• Money Matters
  • Banking 101

Using a Debit Card

When you open a checking account, the bank may offer you a debit card. You can use it to withdraw money from your account and purchase items. Here's how a debit card works.

The beauty of a debit card is that using it is simple. Instead of carrying a lot of cash around to make your purchases, you can use your debit card to make on-the-spot withdrawals from your bank account as you shop.

A Debit Card Lets You Use Cash from Your Bank Account

For purchases, a debit card is similar to a credit card, except the money is immediately deducted from your bank account. You can use your debit card to get cash from ATMs, or from merchants who give you "cash back"—a certain amount of cash handed to you on the spot. This amount is added to your purchase. You can also use your debit card to withdraw cash from your account at most ATMs, although some banks may charge a fee. Whether you use your card to get cash or make purchases, you will need to enter your personal identification number (PIN) to authorize the transaction.

It Is Also Accepted Like a Credit Card

Many debit cards can also be used like a credit card—in a way. While not all merchants accept debit transactions, most accept credit cards. If your debit card is accepted as a credit card—and not all of them can be—the money is deducted from your bank account within a day or so.

When a Credit Card Might Be More Useful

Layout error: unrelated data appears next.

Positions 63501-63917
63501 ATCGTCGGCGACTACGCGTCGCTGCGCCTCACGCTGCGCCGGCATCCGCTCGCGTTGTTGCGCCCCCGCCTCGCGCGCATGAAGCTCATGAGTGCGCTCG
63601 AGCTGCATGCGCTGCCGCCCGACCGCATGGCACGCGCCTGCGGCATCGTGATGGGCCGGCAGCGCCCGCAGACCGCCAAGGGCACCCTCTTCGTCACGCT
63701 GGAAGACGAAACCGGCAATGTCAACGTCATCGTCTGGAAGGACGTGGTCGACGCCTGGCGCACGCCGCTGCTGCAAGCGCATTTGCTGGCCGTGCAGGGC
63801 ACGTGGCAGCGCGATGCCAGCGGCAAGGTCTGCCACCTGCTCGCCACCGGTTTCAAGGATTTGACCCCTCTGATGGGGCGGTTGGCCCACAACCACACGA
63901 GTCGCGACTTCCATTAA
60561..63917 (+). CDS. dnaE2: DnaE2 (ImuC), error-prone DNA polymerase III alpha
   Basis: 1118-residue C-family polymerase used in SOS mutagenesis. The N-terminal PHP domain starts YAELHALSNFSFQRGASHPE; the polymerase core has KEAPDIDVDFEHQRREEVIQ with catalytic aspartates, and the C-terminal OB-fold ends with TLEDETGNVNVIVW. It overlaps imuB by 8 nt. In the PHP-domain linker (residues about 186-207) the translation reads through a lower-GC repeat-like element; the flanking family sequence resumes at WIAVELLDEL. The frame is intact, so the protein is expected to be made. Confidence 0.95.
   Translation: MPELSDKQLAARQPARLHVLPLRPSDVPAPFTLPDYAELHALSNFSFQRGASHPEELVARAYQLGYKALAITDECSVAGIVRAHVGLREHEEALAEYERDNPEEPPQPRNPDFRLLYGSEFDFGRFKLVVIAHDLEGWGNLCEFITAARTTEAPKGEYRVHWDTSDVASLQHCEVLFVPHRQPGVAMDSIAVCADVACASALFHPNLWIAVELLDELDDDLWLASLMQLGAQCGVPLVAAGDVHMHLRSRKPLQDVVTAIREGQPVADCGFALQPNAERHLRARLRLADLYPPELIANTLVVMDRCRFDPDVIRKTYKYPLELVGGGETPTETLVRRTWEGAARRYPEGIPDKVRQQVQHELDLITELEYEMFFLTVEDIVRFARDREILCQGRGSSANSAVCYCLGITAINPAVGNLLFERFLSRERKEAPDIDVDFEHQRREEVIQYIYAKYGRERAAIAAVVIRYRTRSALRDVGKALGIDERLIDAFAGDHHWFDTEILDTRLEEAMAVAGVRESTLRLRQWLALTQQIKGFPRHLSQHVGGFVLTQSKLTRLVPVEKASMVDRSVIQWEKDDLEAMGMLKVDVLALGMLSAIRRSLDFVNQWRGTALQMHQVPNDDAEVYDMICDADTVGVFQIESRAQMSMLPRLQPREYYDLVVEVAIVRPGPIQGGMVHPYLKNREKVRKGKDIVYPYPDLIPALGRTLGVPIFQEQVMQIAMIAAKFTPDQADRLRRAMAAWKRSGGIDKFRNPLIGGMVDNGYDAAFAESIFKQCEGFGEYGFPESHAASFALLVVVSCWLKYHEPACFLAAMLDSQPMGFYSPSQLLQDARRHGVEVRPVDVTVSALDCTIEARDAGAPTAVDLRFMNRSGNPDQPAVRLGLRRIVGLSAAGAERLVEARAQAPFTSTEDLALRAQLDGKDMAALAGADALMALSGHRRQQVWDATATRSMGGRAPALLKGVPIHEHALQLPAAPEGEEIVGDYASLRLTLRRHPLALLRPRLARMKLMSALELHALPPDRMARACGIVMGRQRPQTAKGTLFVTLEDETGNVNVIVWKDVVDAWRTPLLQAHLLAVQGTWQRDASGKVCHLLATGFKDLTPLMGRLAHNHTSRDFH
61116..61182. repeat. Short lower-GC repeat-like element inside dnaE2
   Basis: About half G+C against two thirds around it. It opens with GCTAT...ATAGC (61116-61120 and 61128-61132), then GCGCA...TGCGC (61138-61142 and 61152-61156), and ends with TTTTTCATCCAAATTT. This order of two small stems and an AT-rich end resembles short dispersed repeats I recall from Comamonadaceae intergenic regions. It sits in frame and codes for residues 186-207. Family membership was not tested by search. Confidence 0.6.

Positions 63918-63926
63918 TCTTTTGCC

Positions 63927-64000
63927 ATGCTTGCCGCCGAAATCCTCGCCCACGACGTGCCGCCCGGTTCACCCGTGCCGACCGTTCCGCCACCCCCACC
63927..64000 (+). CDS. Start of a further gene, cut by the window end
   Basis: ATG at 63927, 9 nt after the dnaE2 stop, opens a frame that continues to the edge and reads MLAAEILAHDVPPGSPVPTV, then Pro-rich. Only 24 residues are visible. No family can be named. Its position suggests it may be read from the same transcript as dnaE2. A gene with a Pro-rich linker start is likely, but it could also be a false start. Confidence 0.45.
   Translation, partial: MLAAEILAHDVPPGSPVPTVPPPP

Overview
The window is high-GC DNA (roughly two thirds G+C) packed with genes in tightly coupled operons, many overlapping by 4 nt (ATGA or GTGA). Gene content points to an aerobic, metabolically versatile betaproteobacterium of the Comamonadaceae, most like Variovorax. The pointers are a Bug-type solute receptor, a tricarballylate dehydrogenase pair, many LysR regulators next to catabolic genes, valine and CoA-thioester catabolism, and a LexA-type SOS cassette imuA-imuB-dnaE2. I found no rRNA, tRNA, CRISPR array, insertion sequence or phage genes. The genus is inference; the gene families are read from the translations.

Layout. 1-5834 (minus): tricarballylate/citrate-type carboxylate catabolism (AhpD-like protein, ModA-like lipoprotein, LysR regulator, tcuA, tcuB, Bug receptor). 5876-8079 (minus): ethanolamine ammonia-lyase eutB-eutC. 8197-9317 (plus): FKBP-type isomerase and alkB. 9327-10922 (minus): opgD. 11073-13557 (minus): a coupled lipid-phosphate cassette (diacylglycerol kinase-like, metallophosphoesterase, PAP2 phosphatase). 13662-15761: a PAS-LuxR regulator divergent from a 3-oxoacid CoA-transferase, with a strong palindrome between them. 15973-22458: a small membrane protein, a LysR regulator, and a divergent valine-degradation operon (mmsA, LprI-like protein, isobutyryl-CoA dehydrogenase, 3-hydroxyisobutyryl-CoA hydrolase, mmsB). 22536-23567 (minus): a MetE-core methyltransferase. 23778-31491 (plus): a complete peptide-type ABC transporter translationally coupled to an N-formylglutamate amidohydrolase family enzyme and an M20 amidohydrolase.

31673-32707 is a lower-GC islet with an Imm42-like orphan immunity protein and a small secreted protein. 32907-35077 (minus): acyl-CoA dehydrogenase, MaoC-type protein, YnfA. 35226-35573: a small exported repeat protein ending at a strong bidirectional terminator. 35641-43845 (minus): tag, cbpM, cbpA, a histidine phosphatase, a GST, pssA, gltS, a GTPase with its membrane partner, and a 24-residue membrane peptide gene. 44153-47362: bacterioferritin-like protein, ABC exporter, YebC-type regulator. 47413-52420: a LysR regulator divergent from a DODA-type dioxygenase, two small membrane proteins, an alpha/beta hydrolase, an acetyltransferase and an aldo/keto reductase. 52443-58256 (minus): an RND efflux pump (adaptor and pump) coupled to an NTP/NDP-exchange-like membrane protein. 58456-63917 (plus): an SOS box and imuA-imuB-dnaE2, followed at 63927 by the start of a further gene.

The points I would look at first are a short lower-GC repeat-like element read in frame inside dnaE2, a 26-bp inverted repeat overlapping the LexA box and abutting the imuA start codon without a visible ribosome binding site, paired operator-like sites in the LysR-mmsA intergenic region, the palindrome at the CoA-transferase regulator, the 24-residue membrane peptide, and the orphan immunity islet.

While debit cards are handy for everyday purchases, there are times when you might consider using a credit card instead. If you buy an item online with a credit card, you will have time to reverse the charge if something goes wrong or you return the item.

You might also choose a credit card if you are reserving something you won't actually pay for right away, such as a hotel room or a rental car. Some reservation systems place a "hold" on your account for the full cost of the future purchase. If you make the reservation using your debit card, this means that a certain amount of money in your bank account—often a hefty amount—is unavailable for you to use until you pay your bill. If you use your credit card, only a portion of your credit is tied up—not your cash.

Debit Card Tips

  • Become familiar with the bank's terms and fees.
  • If you allow over-limit withdrawals, be careful not to overdraw your account. You may quickly incur overdraft charges without realizing it.
  • Don't choose a PIN that is easy for a thief to figure out, such as your birth date. Never write your PIN on the back of your card.
  • Keep your receipts so you can check them against deductions from your account.
  • Review your bank statements closely.
  • Report a lost or stolen card immediately.

Debit cards combine the convenience of an ATM card with the convenience of a credit card. They are a great way to get immediate access to your money.

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